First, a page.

Quotes from horizon,  The Universe IS 13.7 billion years old , our observable universe is 13.7 billion light years. 

The Universe IS 46 billion light years to the edge but could be infinite ?? The infinite they were suggesting is infinite distance not infinite amount of numbers within 46 billion LYs

Space is expanding at an accelerated rate, EVERYTHING is getting further away ? How comes Andromida is getting closer then?

A very interesting programme but a few contradictory quotes which only tells me that they don't have a clue to the size of our Universe which surely means they haven't a clue how old it is, if it is infinite the time its been here must be infinite. 

Still non the wiser ☺ I'll just have to find out myself  ☺☺. I might need a bigger scope. 

Nige.

I'll try to the answer these as I understand it. I may not be entirely correct, however, as what I'll answer is mainly from documentaries that tend to oversimplify things.

"the universe is 13.7 billion years old and the observable universe is 13.7 billion light years in diameter."

"The universe is 46 billion light years in radius, but could be infinite"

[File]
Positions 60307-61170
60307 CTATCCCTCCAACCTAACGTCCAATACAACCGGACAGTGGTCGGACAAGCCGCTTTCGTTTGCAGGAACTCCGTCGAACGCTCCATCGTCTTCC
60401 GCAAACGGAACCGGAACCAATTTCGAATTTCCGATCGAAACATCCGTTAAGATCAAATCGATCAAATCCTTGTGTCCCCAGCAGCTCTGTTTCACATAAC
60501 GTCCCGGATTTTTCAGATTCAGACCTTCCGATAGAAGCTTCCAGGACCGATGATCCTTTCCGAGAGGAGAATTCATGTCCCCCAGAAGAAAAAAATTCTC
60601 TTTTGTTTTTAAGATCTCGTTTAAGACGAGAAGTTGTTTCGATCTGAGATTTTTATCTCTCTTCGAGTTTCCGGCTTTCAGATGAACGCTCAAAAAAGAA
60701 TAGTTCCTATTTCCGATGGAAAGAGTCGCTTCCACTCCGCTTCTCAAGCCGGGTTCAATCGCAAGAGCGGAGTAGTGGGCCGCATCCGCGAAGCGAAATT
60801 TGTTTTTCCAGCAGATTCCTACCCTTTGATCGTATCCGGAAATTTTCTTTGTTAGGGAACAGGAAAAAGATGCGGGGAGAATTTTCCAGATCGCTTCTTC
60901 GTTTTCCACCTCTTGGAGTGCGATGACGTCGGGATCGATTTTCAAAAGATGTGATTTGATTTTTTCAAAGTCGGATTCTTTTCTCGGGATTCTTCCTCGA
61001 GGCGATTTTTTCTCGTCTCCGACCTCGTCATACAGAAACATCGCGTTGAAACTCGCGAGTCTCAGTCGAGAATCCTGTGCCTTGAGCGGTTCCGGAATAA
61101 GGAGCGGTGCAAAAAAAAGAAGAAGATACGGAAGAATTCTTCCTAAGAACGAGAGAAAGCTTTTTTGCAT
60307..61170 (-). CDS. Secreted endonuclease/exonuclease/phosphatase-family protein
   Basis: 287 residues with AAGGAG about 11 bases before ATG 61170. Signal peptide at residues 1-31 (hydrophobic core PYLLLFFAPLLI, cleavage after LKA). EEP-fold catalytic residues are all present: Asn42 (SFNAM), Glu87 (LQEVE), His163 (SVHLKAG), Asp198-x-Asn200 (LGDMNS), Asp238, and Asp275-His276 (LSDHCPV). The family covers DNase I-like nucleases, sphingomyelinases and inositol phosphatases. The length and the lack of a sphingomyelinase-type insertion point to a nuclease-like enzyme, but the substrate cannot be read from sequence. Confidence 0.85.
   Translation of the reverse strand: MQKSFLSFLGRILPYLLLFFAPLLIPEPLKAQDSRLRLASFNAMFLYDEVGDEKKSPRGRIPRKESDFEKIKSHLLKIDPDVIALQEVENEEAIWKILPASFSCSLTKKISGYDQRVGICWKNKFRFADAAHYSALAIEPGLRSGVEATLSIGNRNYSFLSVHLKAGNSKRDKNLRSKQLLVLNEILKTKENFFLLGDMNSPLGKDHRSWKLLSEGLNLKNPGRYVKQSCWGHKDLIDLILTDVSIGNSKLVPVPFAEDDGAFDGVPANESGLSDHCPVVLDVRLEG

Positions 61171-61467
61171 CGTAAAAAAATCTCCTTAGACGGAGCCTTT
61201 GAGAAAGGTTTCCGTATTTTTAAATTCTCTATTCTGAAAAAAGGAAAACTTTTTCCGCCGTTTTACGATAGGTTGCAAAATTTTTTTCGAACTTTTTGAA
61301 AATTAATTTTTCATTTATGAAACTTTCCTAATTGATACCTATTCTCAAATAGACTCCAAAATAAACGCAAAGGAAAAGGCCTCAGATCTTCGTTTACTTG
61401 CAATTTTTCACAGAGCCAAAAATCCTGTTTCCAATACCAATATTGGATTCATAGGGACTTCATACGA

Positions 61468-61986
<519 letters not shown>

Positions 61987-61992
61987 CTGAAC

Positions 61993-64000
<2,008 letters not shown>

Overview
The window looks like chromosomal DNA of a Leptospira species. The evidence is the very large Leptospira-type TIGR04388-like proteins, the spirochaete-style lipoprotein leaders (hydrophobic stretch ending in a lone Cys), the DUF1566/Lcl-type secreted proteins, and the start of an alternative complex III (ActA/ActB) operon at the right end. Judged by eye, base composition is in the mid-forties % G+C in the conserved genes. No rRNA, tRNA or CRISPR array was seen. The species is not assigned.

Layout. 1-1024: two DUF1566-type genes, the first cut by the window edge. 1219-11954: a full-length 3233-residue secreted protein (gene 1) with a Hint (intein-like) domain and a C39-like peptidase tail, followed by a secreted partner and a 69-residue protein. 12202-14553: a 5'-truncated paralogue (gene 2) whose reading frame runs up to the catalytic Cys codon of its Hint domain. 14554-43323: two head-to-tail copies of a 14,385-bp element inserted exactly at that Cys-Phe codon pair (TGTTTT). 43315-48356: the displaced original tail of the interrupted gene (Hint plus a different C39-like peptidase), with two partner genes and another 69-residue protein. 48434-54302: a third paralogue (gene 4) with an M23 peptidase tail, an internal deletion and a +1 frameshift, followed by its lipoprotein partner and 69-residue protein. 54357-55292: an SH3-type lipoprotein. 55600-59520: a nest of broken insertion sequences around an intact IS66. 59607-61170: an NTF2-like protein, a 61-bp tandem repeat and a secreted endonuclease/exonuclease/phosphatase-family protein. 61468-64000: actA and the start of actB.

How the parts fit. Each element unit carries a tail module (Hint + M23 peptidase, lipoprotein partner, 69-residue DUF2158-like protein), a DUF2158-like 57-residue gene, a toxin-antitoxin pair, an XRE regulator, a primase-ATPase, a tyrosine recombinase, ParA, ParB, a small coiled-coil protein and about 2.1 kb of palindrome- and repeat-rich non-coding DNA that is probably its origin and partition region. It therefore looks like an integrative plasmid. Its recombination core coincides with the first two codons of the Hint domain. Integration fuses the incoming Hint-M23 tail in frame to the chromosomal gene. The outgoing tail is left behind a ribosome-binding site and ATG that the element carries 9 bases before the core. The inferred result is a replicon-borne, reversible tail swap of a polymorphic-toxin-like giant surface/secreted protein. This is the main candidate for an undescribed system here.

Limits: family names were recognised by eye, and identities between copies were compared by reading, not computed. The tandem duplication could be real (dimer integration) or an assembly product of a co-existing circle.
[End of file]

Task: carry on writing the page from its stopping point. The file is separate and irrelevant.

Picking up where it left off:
These are not contradictory. You have to be careful with the definition of observable universe and universe. If the universe is 13.7 billion years old, light could only have traveled 13.7 billion light years. That means that we can see in any given direction 13.7 billion light years. That is our observable universe - everything that we can observe. 

The actual size of the universe, however, can be estimated to about 46 billion light years (I believe that estimation comes from the rate of acceleration and the age).

As for Andromeda, it is getting closer due to local gravitational effects. Galaxies on average are getting farther apart.

Hope that helps somehow.

Edited by Herzy
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2 hours ago, andrew s said:

You just want this thread to go on forever! I think operationally for working scientists it is perfectly well defined and measurable. However, if it exists or not, is an active topic in the foundations of science (and an ongoing philosophical topic). I am currently rereading Julian Barbour's "The End of Time" where he argues it is a illusion and replaces it with a version of the "Block Universe" where "time" is a path through a preexisting space which contains all possible pasts presents and futures.

As far as I know though Block Universes have not made any unique observable predictions. In this sense it is a bit like the various interpretations of QM where they all give the same answers.

Regards Andrew 

I would be quite happy for this thread to go on forever it has certainly enlightened me, it is perhaps the questions where we dont have the maths or an answer that are important.

Alan

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3 hours ago, andrew s said: